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RINGTAIL LEMUR

These furry and relatively placid pro-simians are the latest additions to our sanctuary. They can almost always be seen basking in the sun, sitting in a meditative position much like that of a yoga instructor!

Physical Characteristics:

Reddish-grey in colour, with white on their undersides and on the ears. Distinctive rings around their eyes and black and white rings around their tails set them apart from other subspecies, making them quite easy to spot in the wild. Visitors often comment on their black muzzles, looking quite like that of a small dog. The size of males and females is approximately the same, with body length being 42.5 cm on average. Ringtailed lemurs weigh between 2,207-2,213g. One remarkable physical feature of this subspecies is a scent gland located on the underside of each wrist, called a “horny spur.”

Habitat:

Ringtailed Lemurs are found in limited forest lands in the south and southwest of Madagascar, making them a vulnerable species. Baring in mind that their home is an island, it is only a matter of time before they are literally contained to a corner of the island and dissipated altogether. Crucial conservations efforts need to be active in protecting the species before this happens. Unlike other lemur species, ringtails do send most of their time on the ground. Ringtailed lemurs living in dry habitats tend to be more spread out than those living in wet habitats. Natural predators include snakes, raptors, fossas and domestic cats.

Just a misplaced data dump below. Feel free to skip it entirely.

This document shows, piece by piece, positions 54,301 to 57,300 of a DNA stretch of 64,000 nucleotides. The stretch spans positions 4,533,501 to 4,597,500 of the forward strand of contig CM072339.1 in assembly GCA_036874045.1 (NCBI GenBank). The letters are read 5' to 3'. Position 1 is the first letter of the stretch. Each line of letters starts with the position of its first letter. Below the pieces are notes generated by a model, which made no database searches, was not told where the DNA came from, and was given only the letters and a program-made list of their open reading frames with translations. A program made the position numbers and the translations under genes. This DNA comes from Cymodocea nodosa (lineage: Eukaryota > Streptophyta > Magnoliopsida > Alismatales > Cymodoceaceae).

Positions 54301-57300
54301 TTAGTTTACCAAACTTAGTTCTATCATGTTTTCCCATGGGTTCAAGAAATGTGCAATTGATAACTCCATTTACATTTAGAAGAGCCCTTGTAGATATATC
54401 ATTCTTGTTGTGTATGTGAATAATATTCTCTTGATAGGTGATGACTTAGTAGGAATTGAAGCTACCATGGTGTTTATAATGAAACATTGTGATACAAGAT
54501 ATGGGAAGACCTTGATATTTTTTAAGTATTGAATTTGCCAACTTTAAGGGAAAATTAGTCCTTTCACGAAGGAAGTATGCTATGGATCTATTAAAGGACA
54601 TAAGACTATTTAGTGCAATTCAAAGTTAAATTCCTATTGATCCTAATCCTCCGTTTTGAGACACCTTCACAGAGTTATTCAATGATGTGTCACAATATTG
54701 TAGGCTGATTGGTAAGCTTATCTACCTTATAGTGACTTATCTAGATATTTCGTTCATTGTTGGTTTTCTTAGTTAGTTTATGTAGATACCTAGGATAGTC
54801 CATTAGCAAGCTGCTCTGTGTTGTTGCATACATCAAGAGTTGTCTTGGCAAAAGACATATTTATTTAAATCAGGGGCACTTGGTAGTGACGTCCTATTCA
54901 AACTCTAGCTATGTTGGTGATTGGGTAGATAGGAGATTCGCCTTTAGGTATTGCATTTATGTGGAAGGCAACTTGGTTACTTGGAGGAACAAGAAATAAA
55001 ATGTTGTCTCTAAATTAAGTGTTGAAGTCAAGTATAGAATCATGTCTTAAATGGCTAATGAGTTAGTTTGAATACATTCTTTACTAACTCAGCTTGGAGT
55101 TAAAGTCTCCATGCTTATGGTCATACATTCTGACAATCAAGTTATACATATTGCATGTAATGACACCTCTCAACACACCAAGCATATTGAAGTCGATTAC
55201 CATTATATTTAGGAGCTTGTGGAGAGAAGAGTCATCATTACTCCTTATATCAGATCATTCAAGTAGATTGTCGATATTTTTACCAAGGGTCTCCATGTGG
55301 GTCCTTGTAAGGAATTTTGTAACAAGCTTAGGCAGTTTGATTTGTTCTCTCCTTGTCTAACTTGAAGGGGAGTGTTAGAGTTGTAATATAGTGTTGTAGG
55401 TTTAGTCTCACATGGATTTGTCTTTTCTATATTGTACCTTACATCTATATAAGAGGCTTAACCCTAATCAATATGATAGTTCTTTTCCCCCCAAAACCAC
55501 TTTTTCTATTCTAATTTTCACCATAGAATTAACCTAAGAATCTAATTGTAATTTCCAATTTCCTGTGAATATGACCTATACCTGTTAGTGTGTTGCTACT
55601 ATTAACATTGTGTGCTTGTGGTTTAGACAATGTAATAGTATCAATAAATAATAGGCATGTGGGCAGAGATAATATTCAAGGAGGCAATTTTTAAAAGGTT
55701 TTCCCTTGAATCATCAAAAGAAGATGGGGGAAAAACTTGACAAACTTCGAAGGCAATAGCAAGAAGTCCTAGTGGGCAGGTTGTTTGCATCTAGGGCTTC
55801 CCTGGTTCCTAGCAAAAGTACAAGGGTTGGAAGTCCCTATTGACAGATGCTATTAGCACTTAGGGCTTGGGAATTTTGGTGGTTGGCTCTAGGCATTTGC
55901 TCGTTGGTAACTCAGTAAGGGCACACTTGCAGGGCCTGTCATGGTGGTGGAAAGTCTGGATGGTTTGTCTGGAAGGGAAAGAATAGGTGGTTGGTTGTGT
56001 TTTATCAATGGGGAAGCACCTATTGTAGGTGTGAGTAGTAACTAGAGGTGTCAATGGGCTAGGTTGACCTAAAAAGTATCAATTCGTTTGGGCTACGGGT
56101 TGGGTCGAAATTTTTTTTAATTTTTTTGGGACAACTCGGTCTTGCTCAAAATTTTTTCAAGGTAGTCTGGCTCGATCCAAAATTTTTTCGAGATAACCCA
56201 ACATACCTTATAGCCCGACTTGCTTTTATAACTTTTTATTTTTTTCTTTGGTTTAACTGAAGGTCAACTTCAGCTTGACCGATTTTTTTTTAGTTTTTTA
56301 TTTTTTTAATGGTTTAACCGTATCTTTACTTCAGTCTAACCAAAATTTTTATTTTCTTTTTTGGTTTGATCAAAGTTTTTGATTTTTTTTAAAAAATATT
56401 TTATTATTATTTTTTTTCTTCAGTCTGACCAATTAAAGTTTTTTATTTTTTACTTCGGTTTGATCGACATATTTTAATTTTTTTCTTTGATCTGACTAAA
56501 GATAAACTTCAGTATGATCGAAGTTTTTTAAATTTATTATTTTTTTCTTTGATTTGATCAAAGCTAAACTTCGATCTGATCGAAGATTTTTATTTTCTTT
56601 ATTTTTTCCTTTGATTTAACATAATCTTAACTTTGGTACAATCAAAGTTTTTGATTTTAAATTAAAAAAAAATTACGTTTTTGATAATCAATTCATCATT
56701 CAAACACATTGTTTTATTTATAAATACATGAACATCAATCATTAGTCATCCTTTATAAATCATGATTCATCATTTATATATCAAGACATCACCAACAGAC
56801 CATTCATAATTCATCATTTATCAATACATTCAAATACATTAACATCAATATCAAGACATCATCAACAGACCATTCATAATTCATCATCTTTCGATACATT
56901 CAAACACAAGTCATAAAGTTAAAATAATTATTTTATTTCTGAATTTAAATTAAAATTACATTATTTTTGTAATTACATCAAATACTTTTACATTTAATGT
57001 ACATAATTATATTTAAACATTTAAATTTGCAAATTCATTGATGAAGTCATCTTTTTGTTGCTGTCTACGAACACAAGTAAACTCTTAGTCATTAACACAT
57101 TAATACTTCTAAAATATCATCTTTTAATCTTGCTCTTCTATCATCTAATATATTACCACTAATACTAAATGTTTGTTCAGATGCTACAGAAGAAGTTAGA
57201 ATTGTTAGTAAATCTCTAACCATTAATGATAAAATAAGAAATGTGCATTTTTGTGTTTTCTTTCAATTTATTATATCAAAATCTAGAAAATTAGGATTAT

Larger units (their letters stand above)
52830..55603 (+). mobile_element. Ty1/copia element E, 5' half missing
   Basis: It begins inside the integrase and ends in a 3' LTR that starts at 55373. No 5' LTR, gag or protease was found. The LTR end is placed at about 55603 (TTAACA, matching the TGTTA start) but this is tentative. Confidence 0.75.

Diet:

Being omnivores, ringtailed lemurs typically eat flowers, exudates, insects, birds, and the tamarind tree’s leaves and fruit. In particularly dry climates, water is obtained from aloe plants and prickly pear cactuses.

Life Cycle:

Although their lifespan in the wild is unknown, it has been estimated to be about 16 years. In captivity, they can live up to 10 years longer.

Projects On The Go

Monkey Sanctuary HP 1Conservation in Southern Africa is rapidly becoming unsustainable without the active involvement of the community, especially the younger, more active generation. The Bushbabies Monkey Sanctuary and The Elephant Sanctuary group strongly believe that we have to get the younger members of communities involved to instill a passion for the environment and wildlife in them through education.

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Pet Monkeys... Really A Good Idea?

monkey as petI'll introduce you to Joyce, for example. A young female capuchin, she was rather pampered with child-like paraphernalia; a dress and a small hat around her head. Cute, indeed. She had been with her "foster" family since only two months old, bought straight from a breeder. The couple who owned her did not have children, and so decided to substitute the missing link with a primate, albeit a bit smaller...and with sharper teeth.

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Hartebeespoortdam, South Africa

+27 (0)12 258 9904

info@monkeysanctuary.co.za